What is a Caulbearer and why is it spooky?
Feared and idolised throughout human history, the legendary Caulbearer still has the power to provoke superstition and wonder. JAMES WILLIS delves into the history of this enigmatic anomaly.
From time to time a baby will be delivered in an unbroken amniotic sac (bag of waters) or with some of the amnion (membrane) covering their face. They are said to be born ‘behind the veil’, and are known as Caulbearers. Such children have, for centuries, been both feared and revered.
My own interest in the Caulbearer phenomenon is more than purely academic. Until 2007 I had never heard of a ‘caul’ let alone a ‘Caulbearer’, but in August of that year my own son was born pre-term (as most Caulbearers tend to be) entirely en-caul in Milton Keynes General Hospital. Delivering an en-caul baby was a first for all but one member of the labour team. For the senior midwife, an experienced practitioner with many years’ service, it was only the second such birth she had encountered in her career: eerily, her first had taken place the day before on the very same ward! Despite the clinical modern surroundings, the midwife explained that it was a lucky omen and that the boy was destined never to drown. She offered us the caul, but to my regret we declined.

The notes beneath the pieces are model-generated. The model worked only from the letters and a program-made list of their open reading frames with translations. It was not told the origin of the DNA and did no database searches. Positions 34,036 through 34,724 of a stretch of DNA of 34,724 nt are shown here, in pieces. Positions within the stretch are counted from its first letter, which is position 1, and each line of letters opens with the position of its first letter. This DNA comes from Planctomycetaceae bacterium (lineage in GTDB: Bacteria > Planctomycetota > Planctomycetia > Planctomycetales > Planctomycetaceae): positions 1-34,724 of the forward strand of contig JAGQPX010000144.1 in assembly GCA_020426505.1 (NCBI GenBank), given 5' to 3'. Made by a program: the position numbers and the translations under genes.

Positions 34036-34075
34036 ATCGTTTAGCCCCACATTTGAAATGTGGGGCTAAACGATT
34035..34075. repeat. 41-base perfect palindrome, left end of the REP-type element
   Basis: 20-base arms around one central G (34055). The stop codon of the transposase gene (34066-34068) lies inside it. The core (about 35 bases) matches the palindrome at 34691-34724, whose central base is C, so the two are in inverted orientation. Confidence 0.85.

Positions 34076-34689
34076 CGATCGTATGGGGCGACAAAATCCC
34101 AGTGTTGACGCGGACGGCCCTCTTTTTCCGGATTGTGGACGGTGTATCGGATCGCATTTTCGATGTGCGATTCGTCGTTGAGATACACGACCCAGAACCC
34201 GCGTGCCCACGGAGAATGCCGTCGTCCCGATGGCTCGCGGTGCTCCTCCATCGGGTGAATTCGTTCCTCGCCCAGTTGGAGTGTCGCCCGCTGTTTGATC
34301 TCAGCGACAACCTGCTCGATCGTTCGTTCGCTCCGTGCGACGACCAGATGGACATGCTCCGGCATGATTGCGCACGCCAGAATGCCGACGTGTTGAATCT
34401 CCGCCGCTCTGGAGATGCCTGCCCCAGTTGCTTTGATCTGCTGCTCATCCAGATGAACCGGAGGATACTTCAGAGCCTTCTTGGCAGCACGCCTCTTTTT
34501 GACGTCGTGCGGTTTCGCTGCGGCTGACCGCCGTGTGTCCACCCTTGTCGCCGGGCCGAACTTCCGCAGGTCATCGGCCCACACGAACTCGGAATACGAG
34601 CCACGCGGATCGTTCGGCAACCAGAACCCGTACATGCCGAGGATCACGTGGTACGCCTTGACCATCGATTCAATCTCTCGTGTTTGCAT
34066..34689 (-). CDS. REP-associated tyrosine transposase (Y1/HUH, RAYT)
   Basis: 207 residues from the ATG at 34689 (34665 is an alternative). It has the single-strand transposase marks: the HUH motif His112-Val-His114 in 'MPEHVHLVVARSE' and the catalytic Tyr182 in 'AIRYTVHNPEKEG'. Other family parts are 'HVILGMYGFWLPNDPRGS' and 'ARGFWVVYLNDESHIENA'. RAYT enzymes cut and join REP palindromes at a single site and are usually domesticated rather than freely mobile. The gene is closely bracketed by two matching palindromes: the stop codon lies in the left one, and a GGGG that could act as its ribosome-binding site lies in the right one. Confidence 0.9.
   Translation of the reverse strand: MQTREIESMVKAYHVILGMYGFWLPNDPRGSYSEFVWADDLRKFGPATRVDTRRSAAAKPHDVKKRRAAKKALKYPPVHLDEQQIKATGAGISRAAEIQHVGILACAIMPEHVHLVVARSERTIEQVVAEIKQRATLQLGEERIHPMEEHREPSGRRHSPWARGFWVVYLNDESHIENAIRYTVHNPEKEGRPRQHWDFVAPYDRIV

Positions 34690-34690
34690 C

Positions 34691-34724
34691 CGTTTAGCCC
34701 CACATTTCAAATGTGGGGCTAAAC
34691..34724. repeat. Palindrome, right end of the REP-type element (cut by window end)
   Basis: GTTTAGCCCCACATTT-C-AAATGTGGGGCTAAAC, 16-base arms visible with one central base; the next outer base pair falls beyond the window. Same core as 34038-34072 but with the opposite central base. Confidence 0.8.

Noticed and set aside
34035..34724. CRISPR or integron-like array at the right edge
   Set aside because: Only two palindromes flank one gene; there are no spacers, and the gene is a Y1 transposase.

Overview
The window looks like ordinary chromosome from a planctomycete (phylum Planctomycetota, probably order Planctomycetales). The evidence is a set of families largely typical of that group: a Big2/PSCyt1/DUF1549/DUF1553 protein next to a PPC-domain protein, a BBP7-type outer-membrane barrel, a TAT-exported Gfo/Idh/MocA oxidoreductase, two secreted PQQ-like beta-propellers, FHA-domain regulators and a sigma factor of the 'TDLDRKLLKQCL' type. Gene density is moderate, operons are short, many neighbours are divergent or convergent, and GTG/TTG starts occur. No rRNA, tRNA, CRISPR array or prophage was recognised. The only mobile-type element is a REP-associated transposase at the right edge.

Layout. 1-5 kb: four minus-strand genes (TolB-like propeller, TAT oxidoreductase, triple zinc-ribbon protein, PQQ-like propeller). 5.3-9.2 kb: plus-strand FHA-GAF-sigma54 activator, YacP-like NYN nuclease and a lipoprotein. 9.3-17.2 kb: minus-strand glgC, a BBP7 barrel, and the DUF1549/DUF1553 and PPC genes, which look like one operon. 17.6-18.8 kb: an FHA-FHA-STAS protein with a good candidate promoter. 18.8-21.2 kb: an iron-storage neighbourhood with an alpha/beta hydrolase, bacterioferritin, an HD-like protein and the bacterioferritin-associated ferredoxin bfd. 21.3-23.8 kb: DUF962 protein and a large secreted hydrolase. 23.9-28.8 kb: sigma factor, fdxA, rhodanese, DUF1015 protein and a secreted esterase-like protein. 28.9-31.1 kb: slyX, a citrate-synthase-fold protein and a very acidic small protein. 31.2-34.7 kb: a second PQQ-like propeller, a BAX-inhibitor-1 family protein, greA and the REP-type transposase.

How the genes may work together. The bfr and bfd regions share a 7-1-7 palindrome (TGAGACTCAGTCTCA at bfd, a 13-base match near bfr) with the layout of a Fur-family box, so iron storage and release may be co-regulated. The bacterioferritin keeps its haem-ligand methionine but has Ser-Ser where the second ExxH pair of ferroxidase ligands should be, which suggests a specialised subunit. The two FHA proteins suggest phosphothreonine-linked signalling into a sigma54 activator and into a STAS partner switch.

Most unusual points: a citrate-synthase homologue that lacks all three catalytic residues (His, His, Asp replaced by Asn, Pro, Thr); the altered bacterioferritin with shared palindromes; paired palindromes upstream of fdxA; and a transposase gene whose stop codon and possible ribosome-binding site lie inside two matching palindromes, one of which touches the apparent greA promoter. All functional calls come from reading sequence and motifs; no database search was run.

It is estimated that somewhere between one in a 1000 and one in 80,000 babies are born with a caul. Some draw a distinction between those born with the simple face ‘helmet’ and those born en-caul (completely encased in the amniotic sac), but as with all such folklore there is no definitive criteria specifying which of the two ‘styles’ is or is not a true Caulbearer, and determination varies between cultures.
In medieval Britain, the birth of a Caulbearer could apparently be predicted in advance by certain ‘wise folk’, and their arrival was generally seen as a good omen. The child was considered blessed, and destined for greatness. The caul itself was highly prized, and was preserved (by drying or smoking) as a charm to ward off evil.